About the Initiative
Healthy pets can lead to healthy people! With this in
mind, the Veterinary Public Health Program of the Los
Angeles County Department of Public Health (VPH) created
the 2020 Healthy Pets, Healthy Families Initiative to
generate long term goals in local pet health, monitor
local animal health trends, and develop interventions to
improve both animal and human health.
Our 2020 Healthy Pets, Healthy Families Initiative fuses
the One Health Initiative with the national Healthy
People 2020 model. The One Health Initiative recognizes
how human health, animal health and the ecosystem are
inextricably linked1. It is supported by both the
American Medical Association and the American Veterinary
Medical Association1. The Centers for Disease Control
and Prevention (CDC) also recently highlighted the value
of a One Health approach to disease prevention in their
new Framework for Preventing Infectious Diseases2.
Healthy People 2020 is a national campaign to improve
the health of Americans by creating long term health
goals and objectives that are evidence-based3.
As a part of the initiative, VPH started a coalition of
physicians, veterinarians, and other animal-related
organizations to identify ways human and animal health
intersect. The group will be tracking local animal
health data and setting goals for the year 2020 around a
During this decade, members will be creating educational
campaigns and other strategies to meet the goals. Want
to be a part of this initiative? Register to join the
coalition! Fill out
this registration form
and fax it to 213-481-2375.
Click on each focus area
for more information.
Spay & neuter:
Pets that are spayed or neutered have a reduced risk
of certain cancers, and are less likely to roam, be
hit by a car or bite someone.
Approximately 2% of the population is bitten every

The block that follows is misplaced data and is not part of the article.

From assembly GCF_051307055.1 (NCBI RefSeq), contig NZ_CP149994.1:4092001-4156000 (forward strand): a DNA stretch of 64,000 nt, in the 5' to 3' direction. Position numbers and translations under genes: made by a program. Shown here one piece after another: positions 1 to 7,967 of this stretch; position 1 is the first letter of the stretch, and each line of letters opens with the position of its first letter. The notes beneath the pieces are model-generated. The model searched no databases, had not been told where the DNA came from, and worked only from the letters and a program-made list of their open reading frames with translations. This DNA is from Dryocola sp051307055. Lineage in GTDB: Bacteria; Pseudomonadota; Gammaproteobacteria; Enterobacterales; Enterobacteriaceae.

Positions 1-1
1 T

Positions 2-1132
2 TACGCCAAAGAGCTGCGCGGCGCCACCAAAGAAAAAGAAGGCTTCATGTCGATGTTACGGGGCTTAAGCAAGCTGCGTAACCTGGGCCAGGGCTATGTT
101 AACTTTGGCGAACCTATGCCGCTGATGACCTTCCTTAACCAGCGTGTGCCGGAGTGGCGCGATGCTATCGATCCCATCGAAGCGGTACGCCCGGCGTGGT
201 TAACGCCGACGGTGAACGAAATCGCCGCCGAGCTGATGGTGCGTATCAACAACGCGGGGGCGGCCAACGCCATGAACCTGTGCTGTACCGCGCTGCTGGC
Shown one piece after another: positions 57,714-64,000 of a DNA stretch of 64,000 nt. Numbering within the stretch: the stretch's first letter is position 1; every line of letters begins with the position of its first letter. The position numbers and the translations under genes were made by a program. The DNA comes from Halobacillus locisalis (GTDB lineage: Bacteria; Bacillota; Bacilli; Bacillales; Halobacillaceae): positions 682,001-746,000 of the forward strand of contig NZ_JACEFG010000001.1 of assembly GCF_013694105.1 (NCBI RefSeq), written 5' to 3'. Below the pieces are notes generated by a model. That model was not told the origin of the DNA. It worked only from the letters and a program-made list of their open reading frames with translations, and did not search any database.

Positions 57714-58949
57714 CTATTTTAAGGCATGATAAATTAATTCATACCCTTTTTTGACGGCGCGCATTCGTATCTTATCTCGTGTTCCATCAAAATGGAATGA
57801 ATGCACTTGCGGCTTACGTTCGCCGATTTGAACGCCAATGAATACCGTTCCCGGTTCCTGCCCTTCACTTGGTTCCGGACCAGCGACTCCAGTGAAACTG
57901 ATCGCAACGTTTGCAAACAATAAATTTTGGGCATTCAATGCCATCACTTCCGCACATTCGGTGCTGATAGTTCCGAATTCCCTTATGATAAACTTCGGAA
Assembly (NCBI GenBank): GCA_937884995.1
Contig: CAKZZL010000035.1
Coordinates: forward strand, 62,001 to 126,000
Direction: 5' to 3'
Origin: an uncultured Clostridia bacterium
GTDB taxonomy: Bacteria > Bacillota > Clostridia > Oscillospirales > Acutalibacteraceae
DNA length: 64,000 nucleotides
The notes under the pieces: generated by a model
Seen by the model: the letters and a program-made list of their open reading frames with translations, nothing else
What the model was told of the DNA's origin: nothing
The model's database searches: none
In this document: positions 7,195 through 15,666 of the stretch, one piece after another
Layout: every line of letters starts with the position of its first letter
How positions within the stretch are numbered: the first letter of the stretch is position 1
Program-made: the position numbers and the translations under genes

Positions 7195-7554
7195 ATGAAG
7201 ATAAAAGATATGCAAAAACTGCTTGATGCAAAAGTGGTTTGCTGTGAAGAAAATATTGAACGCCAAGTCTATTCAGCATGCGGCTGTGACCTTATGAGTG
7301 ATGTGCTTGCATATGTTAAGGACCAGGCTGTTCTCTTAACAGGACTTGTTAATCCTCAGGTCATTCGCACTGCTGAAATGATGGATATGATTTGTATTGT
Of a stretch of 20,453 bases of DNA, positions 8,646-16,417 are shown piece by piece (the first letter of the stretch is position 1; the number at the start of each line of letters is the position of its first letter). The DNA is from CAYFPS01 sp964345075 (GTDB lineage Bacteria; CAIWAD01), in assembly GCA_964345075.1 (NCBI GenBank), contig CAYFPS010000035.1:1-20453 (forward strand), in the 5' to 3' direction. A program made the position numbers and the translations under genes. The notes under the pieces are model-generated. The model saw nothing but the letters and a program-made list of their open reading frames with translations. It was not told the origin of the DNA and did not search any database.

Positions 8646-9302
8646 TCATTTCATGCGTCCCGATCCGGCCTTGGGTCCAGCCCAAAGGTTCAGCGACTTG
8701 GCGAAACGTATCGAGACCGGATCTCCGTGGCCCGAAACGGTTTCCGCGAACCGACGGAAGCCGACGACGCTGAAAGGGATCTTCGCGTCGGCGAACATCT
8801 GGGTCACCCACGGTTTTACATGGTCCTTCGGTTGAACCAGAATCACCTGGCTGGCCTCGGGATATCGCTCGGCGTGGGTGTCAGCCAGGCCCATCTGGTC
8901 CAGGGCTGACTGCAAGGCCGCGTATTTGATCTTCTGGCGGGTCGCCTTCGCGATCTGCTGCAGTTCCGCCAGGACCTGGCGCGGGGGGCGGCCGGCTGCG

year. Most animal bites can be prevented.
By increasing pet vaccination, we not only protect
pets from these diseases, we also reduce the
financial and emotional costs that these illnesses
inflict on the community.
Pet obesity is skyrocketing, just like with people.
What can help? Walking the dog! Studies show that
walking the dog helps people get the recommended
amount of exercise. By exercising together, owners
and their pets can get healthy.
Pets can develop cancer after being exposed to second
hand smoke. They can become ill after accidentally
eating cigarette butts. A recent study supported the
idea that educating smokers about the risk to pets
may motivate them to quit.
Disaster preparedness and pets:
Preparing the family pets for disasters helps start
the process of preparing the whole family.
Zoonotic diseases and parasite prevention:
Zoonotic diseases are those transmissible between
people and pets. Approximately 60% of the pathogens
that can infect people are zoonotic. Pets owners can
take many simple steps to protect themselves and
their pets. Keeping a pet free of fleas, ticks and
other parasites, protects not only the pet, but the
family and neighborhood, from a variety of diseases.
Pet owners that pick up the poop safeguard the
community from contamination.
Building an Evidence Base
In order to create
local animal health goals and evidence-based
interventions to simultaneously improve animal and human
health, we need local data! Help us collect data by
taking our on-line surveys!
Pet Health & Safety Quiz:
We would like to know about the health of Los Angeles
County dogs and cats. Please take our 6-10 minute quiz
to help us learn more about local pet health.
This short survey asks about which local parks people
visit with their dogs, as well as how much exercise they
engage in at the parks. With this information, we
will create a list of local parks that pet owners can
visit with their dogs to exercise.
We strongly encourage coalition partners to contribute
additional data about community health.
What YOU can do
There are many ways that you can get involved!
Register to join the
coalition! Fill out
this registration formand fax it to 213-481-2375 or email it to
email@example.com. We will send you
information about upcoming events.
Help us collect data
by taking our on-line surveys:
Pet Health & Safety
In order to create local animal health goals and
evidence-based interventions, we need local data!
Encourage your clients and patients to participate
in your waiting
room or lobby.
Distribute our HPHF Animal Owner Handout (English/Español)
to anyone interested.
about animal health.
1. One Health Initiative – One World One Medicine One
Health Website. Available at: http://www.onehealthinitiative.com.
Accessed 31 January 2012.
2. Centers for Disease Control and Prevention (CDC). A
CDC Framework for Preventing Infectious Diseases:
Sustaining the Essentials and Innovating for the Future.
Atlanta, GA: CDC; 2011. Available at http://www.cdc.gov/oid/docs/ID-Framework.pdf.
Accessed 6 February 2012.
3. Healthy People 2020 Website. Available at: http://www.healthypeople.gov.
Accessed 31 January 2012.
Last updated: September 5, 2014